Monday, April 15, 2024

White House Accuses Iran of Supporting Houthi Attacks in Red Sea

HomeWARWhite House Accuses Iran of Supporting Houthi Attacks in Red Sea

The Biden administration on Friday accused Iran of providing support to Yemen’s Houthi rebels to carry out attacks on commercial ships sailing in the Red Sea. This support allegedly includes weapons and tactical intelligence.

The White House declassified intelligence purportedly showing Iran’s involvement in the Houthi attacks on merchant vessels. These attacks have resulted in rerouting of global maritime trade and impacted energy and food shipments.

Adrienne Watson, a spokesperson for the White House, said visual analysis revealed nearly identical features between Iran’s KAS-04 drones and the unmanned aerial vehicles used by the Houthis. She also cited consistent features between Iranian and Houthi missiles.

“We know that Iran was deeply involved in planning the operations against commercial vessels in the Red Sea,” Watson said. “This is consistent with Iran’s long-term material support and encouragement of the Houthis’ actions in the region.

Iran has repeatedly denied aiding the Houthi rebels, who have been engaged in a civil war in Yemen against the internationally recognized government since 2014. The Houthis currently control territory in Yemen including the capital Sana’a.

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Independent verification of the White House’s claims has not been possible. The White House has stated the Houthis rely on Iranian technology and intelligence to target vessels in the Red Sea shipping lane.

“This is an international challenge that demands collective action,” Watson said.

The declassified intelligence comes after reports of another attack on an Israel-affiliated ship off India’s coast on Saturday. The attack has not been claimed by any group so far.

A Liberian-flagged chemical tanker was allegedly struck by a drone approximately 200 km southwest of Veraval, India, according to the British company Ambrey Maritime Security.

“Some structural damage was also reported and some water was taken onboard. The vessel was Israel-affiliated. She had last called Saudi Arabia and was destined for India at the time,” Ambrey stated.

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Multiple shipping companies have suspended operations in the Red Sea following recent attacks claimed by the Houthis. Companies taking the route around Africa instead of the Red Sea include Mediterranean Shipping Company, France’s CMA CGM and Denmark’s Maersk.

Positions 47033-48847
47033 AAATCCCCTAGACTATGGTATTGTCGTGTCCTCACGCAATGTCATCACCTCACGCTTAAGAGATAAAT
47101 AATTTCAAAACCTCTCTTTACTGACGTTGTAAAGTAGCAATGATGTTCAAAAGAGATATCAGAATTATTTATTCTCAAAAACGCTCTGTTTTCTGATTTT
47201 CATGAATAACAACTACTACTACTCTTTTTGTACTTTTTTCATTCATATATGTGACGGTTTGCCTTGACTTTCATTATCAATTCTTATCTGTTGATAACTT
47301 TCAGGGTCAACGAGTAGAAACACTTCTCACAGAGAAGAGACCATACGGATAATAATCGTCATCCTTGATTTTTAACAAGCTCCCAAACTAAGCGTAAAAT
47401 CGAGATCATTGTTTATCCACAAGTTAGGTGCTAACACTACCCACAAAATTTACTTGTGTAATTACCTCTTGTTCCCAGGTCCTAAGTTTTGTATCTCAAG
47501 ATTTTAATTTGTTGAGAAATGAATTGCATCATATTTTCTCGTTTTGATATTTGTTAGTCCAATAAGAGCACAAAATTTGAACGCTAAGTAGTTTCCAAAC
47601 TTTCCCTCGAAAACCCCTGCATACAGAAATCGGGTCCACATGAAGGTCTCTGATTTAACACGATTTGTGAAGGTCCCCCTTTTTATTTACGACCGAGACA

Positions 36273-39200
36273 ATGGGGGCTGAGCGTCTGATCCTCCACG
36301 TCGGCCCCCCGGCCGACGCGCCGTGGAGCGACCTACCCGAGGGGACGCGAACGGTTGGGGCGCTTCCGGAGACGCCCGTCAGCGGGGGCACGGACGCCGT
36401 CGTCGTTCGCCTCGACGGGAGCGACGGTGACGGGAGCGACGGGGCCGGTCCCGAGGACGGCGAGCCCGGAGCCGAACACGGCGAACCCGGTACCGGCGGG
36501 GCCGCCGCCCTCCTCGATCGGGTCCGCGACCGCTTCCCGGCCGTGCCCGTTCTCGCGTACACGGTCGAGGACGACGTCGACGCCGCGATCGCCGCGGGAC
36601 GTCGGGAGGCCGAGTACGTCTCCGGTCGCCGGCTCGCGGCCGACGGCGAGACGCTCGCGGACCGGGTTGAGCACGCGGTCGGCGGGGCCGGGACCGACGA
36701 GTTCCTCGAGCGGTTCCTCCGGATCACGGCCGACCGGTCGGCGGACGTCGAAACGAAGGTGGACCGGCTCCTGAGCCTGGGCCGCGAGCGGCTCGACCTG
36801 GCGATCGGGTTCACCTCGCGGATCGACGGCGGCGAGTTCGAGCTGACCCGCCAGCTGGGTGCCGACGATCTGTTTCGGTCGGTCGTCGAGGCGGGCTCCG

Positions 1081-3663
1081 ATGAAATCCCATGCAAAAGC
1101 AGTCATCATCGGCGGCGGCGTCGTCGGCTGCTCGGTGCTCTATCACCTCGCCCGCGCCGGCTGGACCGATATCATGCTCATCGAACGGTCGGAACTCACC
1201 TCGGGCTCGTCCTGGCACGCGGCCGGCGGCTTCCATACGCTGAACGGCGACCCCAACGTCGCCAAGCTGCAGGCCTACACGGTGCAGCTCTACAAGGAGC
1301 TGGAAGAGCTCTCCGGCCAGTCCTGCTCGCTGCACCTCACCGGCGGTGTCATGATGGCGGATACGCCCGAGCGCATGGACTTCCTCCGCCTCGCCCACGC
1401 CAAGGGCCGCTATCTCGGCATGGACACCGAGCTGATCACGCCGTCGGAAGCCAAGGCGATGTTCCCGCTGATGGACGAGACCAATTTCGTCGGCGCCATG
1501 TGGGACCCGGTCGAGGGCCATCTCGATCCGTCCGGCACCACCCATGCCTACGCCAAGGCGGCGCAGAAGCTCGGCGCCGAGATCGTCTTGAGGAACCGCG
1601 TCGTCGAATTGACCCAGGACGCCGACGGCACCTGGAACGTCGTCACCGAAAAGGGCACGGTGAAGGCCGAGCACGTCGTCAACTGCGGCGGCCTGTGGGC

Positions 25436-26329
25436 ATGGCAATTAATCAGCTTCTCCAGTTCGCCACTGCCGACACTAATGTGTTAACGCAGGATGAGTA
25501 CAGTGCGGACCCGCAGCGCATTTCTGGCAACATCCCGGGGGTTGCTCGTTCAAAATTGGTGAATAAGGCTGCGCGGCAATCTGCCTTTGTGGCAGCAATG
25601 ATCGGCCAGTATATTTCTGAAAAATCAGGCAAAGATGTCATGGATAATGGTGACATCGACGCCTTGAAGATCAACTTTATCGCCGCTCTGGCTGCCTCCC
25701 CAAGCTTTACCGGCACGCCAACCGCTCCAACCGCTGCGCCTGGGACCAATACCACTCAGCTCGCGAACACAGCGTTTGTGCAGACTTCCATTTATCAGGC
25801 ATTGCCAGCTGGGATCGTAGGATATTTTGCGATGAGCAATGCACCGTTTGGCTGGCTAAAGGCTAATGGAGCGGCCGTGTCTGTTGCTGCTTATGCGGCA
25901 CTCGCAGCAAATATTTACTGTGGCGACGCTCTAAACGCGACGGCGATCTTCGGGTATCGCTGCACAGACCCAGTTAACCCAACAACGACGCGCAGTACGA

The Houthis described the maritime attacks as retaliation for Israeli airstrikes on Gaza earlier this year. They warned of further strikes on “American battleships” and “American interests” if attacked.

Last week, the U.S. intercepted 14 drones allegedly originating from Houthi-held territory in Yemen using a guided-missile destroyer. After the drone interceptions, the U.S. announced a maritime force with over 20 participating countries to protect commercial ships in the Red Sea.

Iran’s Foreign Ministry rejected Israeli accusations of guiding Houthi military activities last month. The ministry also denied involvement in a Houthi drone interception and seizure of an Israeli vessel.

The war in Yemen has killed over 150,000 people since 2014, including 14,500 civilians, according to data from the Armed Conflict Location & Event Data Project (ACLED).

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The United Nations has called Yemen the world’s worst humanitarian crisis. Two-thirds of the population relies on food aid and 4 million people are internally displaced. Shortages of medicine, fuel and water have also been reported.

A nationwide ceasefire was agreed to by the Houthis in April 2022 along with lifting of the blockade on Taiz city. However, fighting has continued in regions like Marib. Major concessions have not been made by either side for a permanent resolution.

In an official statement, the Houthis said Western claims underestimate their self-sufficiency. They asserted capability to manufacture advanced drones domestically and make autonomous decisions.

“We have strong manufacturing capabilities, including in the defense industry,” said Houthi official Mohammed Ali al-Houthi. “We have revealed new air, sea and land weapons systems that were completely designed and built by Yemeni engineers.”

Mezhar Alee
Mezhar Alee
Mezhar Alee is a prolific author who provides commentary and analysis on business, finance, politics, sports, and current events on his website Opportuneist. With over a decade of experience in journalism and blogging, Mezhar aims to deliver well-researched insights and thought-provoking perspectives on important local and global issues in society.

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